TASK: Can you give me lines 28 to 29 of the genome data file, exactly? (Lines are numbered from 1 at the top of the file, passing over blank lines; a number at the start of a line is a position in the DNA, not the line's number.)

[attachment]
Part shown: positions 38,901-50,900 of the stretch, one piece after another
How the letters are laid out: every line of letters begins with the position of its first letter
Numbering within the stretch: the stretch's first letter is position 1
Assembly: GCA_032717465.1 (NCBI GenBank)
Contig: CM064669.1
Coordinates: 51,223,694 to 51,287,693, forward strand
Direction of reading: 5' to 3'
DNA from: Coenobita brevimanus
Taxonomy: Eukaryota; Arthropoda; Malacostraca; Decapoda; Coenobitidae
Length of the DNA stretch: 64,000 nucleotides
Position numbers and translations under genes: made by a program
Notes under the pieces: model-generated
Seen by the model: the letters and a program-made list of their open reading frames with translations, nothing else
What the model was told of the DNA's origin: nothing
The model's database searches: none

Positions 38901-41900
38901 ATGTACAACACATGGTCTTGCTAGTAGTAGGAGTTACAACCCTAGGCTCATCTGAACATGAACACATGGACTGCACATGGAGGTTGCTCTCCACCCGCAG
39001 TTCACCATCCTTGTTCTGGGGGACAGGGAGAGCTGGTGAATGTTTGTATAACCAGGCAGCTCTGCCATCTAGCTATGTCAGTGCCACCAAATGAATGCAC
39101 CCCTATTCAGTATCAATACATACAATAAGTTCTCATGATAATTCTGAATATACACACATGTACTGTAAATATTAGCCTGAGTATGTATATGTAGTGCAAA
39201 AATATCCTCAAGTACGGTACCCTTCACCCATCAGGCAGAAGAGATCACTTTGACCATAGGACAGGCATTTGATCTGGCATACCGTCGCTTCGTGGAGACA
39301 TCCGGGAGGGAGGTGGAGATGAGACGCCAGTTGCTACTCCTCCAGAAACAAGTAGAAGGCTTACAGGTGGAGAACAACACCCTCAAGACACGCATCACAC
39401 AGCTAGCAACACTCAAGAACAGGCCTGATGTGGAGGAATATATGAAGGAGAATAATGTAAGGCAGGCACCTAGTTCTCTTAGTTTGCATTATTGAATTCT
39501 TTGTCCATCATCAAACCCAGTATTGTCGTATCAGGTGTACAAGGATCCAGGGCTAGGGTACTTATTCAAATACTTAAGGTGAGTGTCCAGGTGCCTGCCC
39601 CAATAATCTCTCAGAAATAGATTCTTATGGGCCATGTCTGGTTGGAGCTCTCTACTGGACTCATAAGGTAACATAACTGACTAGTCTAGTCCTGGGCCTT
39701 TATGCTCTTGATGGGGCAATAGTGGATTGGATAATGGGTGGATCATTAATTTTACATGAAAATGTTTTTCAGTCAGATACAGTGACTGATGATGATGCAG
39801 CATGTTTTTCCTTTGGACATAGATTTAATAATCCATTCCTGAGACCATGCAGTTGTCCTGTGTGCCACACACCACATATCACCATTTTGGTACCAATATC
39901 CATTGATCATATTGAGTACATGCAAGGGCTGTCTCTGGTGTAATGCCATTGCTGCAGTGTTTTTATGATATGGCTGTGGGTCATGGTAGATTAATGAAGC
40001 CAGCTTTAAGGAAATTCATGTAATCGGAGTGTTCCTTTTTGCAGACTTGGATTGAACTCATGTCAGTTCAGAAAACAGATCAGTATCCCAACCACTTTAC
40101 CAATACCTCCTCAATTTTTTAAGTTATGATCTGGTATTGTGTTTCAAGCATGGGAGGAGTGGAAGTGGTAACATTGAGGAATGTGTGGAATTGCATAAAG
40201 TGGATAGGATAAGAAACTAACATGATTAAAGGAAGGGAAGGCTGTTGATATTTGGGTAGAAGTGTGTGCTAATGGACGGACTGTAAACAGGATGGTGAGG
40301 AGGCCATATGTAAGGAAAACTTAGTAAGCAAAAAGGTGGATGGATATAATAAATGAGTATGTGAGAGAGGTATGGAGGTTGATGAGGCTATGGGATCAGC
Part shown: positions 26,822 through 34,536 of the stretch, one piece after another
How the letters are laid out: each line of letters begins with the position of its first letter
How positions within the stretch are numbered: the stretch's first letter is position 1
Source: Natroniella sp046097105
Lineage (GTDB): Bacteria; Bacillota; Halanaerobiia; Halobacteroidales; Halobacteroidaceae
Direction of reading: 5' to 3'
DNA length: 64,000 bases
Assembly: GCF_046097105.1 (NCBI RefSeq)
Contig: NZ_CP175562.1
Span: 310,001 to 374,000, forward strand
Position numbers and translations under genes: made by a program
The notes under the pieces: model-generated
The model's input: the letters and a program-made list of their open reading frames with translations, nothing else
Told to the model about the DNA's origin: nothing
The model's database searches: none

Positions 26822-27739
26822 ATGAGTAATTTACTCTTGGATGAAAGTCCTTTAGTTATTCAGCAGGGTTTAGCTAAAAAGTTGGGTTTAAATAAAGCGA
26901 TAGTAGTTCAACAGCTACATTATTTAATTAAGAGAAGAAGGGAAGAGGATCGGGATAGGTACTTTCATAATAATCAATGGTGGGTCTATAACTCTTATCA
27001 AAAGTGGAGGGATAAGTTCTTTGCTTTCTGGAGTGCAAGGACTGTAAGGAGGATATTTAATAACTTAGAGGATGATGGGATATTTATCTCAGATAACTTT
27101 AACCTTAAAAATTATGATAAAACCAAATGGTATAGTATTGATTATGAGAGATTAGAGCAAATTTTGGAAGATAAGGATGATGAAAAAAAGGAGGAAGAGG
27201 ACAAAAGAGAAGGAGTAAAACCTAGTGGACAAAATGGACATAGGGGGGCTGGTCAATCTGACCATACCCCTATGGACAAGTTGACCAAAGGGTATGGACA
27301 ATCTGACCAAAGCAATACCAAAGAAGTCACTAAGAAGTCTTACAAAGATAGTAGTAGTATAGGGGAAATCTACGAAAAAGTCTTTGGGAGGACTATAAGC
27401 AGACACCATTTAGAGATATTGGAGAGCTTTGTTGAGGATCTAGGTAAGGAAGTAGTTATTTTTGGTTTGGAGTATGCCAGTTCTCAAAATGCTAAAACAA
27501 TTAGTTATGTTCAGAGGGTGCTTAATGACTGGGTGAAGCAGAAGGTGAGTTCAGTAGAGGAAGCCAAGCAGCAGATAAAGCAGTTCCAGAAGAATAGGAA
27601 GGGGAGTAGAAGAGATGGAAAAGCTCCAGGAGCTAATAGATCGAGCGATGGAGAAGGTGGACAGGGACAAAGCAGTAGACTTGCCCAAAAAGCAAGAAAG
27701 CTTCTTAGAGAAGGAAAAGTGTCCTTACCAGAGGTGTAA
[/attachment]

40001 CAGCTTTAAGGAAATTCATGTAATCGGAGTGTTCCTTTTTGCAGACTTGGATTGAACTCATGTCAGTTCAGAAAACAGATCAGTATCCCAACCACTTTAC
40101 CAATACCTCCTCAATTTTTTAAGTTATGATCTGGTATTGTGTTTCAAGCATGGGAGGAGTGGAAGTGGTAACATTGAGGAATGTGTGGAATTGCATAAAG